And here, let’s have a bonus DNF:

Blinded by Sight by Osagie Obasagie. This book got added to our collection recently. The researchers surveyed a bunch of blind people and came to the radical conclusion that blind people do experience race. I wanted to read more about the studies, but this is not a book aimed at me. As a blind person, I do not need a university grant and peer-reviewed journal articles to inform me that my peers can be as much assholes as anyone else. I’m glad the book exists, and it’s certainly a piece of the conversation we should be having about race, but I think I’m going to bow out.

The Rifter Readalong: Book 1: The Shattered Gates

Published June 9, 2014 by Shannon

It looks like these posts are going to happen every two weeks. I’m going out of town next Monday, and while I do expect to have reading time, I don’t want to give myself extra stress.

Anyway, on to book 1: The Shattered Gate
Note: Spoilers! There are totally spoilers everywhere for the first book. There will probably even be spoilers in the comments. So if you don’t want spoilers, do not read past this point.

What happens: John opens his weird roommate Kyle’s mail and discovers a note with only the word “Don’t” on it, and a key. It actually turns out that Kyle is a guy called Khalil, who hails from the fantasy world of Basawar. He is fighting some sort of evil thing, but he also needs to hang out in our world for some reason having to do with John, who is something called a Rifter, a fact that John is completely unaware of. He’s just returned from one of his trips back home, and convinces John to take him out for breakfast. There they run into Laurie and Bill, friends of John. Laurie, it turns out, is a psychic.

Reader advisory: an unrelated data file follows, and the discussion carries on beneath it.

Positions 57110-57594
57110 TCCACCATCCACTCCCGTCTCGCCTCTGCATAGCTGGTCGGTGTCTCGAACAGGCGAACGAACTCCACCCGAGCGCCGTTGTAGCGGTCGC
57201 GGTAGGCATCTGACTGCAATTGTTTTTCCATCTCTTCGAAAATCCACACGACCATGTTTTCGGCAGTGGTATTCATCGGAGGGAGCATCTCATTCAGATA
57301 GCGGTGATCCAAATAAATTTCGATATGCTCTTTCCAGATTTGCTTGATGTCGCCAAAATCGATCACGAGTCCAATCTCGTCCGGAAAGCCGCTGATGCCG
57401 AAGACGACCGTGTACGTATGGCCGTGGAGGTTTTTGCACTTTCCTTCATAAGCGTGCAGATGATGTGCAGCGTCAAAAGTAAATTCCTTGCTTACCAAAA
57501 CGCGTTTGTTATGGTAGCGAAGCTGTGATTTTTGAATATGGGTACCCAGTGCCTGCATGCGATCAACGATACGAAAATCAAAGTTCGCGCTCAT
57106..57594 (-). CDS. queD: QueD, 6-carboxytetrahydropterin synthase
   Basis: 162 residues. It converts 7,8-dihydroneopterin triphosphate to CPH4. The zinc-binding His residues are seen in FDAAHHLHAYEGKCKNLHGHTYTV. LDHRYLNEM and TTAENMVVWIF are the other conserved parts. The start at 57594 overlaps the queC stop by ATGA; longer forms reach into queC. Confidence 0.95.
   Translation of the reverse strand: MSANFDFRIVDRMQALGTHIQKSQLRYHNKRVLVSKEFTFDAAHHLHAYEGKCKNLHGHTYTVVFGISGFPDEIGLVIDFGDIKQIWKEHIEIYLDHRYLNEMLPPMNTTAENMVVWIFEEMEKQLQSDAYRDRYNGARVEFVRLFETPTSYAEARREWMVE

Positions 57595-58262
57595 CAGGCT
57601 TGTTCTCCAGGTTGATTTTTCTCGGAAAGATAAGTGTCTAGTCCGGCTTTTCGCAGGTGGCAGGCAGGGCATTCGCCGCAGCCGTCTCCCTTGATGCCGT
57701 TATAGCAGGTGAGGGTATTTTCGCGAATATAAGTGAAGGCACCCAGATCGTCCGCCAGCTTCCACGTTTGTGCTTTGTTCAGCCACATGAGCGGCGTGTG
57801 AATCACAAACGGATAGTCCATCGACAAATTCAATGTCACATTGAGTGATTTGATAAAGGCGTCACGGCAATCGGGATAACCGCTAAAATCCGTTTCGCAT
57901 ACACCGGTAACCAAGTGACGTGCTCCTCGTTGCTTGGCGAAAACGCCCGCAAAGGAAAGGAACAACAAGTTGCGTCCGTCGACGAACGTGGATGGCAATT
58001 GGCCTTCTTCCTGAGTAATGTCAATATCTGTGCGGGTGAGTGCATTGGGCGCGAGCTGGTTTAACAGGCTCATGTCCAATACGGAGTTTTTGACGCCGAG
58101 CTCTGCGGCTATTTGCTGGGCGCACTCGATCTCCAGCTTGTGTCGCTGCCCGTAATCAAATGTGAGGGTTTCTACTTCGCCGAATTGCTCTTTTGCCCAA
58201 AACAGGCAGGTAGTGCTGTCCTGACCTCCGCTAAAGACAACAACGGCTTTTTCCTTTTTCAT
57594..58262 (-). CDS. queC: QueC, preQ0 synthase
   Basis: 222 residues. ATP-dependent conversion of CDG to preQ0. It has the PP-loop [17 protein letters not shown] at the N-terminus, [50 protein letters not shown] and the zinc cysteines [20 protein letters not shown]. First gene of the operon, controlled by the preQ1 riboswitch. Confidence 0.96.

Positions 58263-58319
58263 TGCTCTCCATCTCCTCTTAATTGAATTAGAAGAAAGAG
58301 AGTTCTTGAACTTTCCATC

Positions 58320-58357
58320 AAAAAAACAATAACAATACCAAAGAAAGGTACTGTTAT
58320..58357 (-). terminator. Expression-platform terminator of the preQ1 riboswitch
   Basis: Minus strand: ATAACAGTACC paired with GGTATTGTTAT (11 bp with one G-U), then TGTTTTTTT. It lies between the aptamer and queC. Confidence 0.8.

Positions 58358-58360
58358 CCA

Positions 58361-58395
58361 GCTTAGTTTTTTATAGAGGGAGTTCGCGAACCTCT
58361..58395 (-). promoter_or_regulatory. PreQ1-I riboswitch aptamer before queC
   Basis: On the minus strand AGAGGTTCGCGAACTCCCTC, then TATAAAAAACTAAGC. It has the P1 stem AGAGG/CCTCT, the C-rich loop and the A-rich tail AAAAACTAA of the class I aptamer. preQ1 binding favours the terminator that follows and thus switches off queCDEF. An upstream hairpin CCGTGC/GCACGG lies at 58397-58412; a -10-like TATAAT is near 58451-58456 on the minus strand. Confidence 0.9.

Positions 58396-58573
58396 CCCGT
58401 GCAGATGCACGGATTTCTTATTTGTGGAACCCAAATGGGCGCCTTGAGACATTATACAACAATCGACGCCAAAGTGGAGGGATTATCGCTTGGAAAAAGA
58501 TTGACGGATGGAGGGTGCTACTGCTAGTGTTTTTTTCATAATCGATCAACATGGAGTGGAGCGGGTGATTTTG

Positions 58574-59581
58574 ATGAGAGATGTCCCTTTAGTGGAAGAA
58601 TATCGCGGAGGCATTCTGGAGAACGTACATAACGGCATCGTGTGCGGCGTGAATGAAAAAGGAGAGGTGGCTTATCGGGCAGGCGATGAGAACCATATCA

after breakfast, John and his friends drive out to a place in the wilderness, where some strange-looking stones have randomly appeared. One of the stones has a hole that looks big enough for Kyle’s key. John puts the key into the stone, and the three of them find themselves in Basawar.

Khalil, meanwhile, discovers the note and figures out John has the key. He knows he must pursue his roommate. Thus, he’s now in Basawar, too, where he ends up injuring himself by picking a fight with some guy in a bar.

John, Laurie and Bill are nowhere near a bar. They’re in the boonies, and don’t freeze to death because John has survival gear. They end up camping out and barely eking out an existence until John meets Ravishan, who wants to become a khalil. Ravishan begins teaching the three of them the Basawar language, and promises that once he’s khalil, he will take them home.
Overall, I liked this installment. It does a good job of setting up the world and introducing the characters. When I was finished, I wanted to keep reading. Hale has a strong ear for dialogue, and I didn’t end up spending the time I was reading wondering which plot cliches she was going to bring out.